Recognizing its strength and challenges, the country should now focus on increasing its leverage in the international intellectual property realm, according to the chief of the Korea Intellectual Property Office.
“In step with key technological development such as artificial intelligence and big data, our organization plans to expand its role beyond conventional horizons such as patent evaluation,” KIPO Commissioner Sung Yun-mo told The Korea Herald in an interview.
“Our priority role is to build a protection system for rising new technology and to build a virtuous cycle to promote innovation and technology transactions.”
|KIPO Commissioner Sung Yun-mo|
Sung, who took office in July this year, underlined the importance of an intellectual property headquarters under the context of the “fourth industrial revolution.”
“Having started my public career in the commerce-industry ministry back in 1989 and later working in the office for government policy coordination, I have always paid close attention on how intellectual property policies contribute to the nation’s economic innovation,” Sung said.
“But I realize that these are challenging times, given the ‘fourth industrial revolution’ and the radical changes it is brining upon our business world.”
Over the past five years, the number of patent registration in key innovation sectors -- such as artificial intelligence, IoT, big data, cloud computing and 3-D printing -- has soared twelvefold, from 421 in 2010 to 5,107 in 2015.
In order for Korea to make the best use of its advanced technology and growing leverage in the intellectual property field, it is crucial that it should reinforce partnership with the World Intellectual Property Organization, according to the KIPO chief.
“Korea is in fact a major contributor to WIPO’s income, with its high number of international patent applications,” he said.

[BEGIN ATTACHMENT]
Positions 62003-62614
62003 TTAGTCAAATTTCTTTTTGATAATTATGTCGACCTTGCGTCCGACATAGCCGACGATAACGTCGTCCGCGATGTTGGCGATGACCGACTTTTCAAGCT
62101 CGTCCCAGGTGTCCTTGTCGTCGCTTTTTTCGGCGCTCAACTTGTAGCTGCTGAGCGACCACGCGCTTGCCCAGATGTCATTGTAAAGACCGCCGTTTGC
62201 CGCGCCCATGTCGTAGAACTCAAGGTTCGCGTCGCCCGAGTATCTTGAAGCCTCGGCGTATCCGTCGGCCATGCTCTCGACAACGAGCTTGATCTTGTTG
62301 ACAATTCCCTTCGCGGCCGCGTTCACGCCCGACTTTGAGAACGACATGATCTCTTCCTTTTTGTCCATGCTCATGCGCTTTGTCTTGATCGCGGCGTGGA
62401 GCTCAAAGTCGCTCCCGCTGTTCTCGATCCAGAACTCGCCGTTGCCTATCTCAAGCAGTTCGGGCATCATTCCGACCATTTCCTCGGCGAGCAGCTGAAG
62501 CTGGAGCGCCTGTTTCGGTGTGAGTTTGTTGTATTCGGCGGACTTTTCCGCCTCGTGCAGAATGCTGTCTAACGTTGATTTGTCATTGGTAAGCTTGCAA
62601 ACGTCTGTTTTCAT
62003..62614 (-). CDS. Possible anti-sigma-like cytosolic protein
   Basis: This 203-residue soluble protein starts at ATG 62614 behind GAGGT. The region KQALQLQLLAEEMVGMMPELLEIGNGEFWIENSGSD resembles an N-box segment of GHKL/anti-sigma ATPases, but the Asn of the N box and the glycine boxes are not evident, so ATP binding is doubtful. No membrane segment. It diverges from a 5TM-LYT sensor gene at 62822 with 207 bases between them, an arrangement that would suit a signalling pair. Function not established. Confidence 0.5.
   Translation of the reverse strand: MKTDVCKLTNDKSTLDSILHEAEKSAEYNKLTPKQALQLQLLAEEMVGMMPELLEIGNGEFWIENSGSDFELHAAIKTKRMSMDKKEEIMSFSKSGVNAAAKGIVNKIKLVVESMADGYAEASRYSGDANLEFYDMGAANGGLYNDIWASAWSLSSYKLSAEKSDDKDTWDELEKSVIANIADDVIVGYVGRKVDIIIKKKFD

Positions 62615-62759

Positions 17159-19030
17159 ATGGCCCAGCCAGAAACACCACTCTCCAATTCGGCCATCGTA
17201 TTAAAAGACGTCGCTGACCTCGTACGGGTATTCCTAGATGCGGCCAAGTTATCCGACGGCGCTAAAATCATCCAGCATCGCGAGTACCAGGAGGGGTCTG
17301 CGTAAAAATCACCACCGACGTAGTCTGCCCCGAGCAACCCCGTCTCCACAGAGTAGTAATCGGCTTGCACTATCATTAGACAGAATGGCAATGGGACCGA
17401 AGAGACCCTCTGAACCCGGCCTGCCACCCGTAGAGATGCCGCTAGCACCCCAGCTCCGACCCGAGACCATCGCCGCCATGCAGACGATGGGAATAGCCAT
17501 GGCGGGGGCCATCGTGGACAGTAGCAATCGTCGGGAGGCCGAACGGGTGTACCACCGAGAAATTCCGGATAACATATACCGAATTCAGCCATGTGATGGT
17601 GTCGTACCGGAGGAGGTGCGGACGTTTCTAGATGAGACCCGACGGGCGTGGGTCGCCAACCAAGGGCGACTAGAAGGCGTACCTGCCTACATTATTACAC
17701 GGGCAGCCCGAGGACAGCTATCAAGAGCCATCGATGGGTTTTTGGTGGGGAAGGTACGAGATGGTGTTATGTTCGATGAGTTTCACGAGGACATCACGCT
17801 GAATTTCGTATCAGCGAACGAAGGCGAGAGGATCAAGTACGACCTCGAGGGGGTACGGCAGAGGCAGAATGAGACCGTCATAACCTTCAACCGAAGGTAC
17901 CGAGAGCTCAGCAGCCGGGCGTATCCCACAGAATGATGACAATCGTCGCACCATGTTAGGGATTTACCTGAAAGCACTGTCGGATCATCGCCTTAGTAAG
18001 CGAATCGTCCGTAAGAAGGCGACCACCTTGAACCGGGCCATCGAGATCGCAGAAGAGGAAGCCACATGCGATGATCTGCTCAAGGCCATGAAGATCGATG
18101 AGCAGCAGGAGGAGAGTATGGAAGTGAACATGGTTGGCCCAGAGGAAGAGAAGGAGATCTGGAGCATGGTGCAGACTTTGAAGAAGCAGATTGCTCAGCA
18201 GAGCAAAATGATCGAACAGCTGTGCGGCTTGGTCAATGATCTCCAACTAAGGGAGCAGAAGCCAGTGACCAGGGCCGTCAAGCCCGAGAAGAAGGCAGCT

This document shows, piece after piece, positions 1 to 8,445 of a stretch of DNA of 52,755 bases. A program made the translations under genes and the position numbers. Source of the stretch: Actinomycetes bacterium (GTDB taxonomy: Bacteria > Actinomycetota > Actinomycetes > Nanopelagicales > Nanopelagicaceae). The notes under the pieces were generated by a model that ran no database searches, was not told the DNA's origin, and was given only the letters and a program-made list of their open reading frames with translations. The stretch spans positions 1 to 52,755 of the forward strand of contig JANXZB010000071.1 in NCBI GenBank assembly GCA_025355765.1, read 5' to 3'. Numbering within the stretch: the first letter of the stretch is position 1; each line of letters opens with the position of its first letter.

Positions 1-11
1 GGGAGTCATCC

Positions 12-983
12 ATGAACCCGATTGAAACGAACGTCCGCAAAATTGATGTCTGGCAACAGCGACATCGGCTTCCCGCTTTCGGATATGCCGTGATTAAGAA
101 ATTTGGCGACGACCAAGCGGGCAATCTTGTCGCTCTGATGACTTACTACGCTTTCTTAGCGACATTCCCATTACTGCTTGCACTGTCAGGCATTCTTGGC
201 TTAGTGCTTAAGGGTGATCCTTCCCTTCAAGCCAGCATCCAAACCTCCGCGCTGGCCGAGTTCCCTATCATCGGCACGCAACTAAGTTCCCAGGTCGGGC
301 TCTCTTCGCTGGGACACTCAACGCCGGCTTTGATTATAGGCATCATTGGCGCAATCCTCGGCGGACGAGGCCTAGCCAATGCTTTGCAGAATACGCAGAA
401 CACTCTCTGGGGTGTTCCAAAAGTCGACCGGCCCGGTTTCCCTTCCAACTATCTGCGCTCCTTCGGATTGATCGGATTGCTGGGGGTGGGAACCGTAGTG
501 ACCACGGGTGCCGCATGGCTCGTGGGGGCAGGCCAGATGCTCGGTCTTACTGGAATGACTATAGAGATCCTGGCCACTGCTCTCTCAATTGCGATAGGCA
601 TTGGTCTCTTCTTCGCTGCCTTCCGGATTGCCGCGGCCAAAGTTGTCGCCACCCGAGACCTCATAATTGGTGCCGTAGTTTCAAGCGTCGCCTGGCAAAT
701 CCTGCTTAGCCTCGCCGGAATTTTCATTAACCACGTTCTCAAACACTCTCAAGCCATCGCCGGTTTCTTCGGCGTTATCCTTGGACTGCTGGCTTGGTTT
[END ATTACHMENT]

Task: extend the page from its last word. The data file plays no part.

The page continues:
As of last year, Korea held 15,560 cases of international applications to the Patent Cooperation Treaty, accounting for some 6.7 percent of the world total and ranking fifth after the United States, Japan, China and Germany. Some 75 percent of the WIPO’s income comes from PCT commissions.
Also, KIPO has donated some 12 billion won ($10.6 million) in funds to WIPO since 2004, supporting the organization’s efforts to advance intellectual property in developing parts of the world.
Of its accomplishments was an international workshop involving the intellectual property policy chiefs of 13 Asian states, an event held in Daejon in April this year. The participants came up with a joint declaration to promote regional cooperation on intellectual property protection.
Sung, who visited Geneva earlier this month to attend the WIPO annual conference, urged the global community for “strong yet flexible” protective measures for AI and big data technologies.
“Only by providing tangible protection for technological innovation may (a country) take the initiative in a world of the ‘fourth industrial revolution,’” Sung said in his keynote speech.
As practical actions to prevent infringements of intellectual property and to safeguard the right of innovators, the KIPO chief suggested punitive damage compensations.
“We are also reviewing the idea of restricting the act of stealing ideas during business transactions and contests, allowing victims to seek for a civil action for their damages,” he added.
KIPO is now working on inducing the WIPO to open a regional office in South Korea, hoping to provide improved service for intellectual patent applicants here and in the neighboring countries. The international organization incumbently holds five regional offices in Singapore, Japan, Brazil, China and Russia respectively.
“Having a regional office here will not only help Korean companies but also contribute to WIPO’s goal of providing intellectual property campaigns to developing nations,” Sung said.
“By connecting our experience of having risen from underdeveloped to intellectual property leader, Korea will act as a foothold for WIPO‘s key businesses."
By Bae Hyun-jung (firstname.lastname@example.org)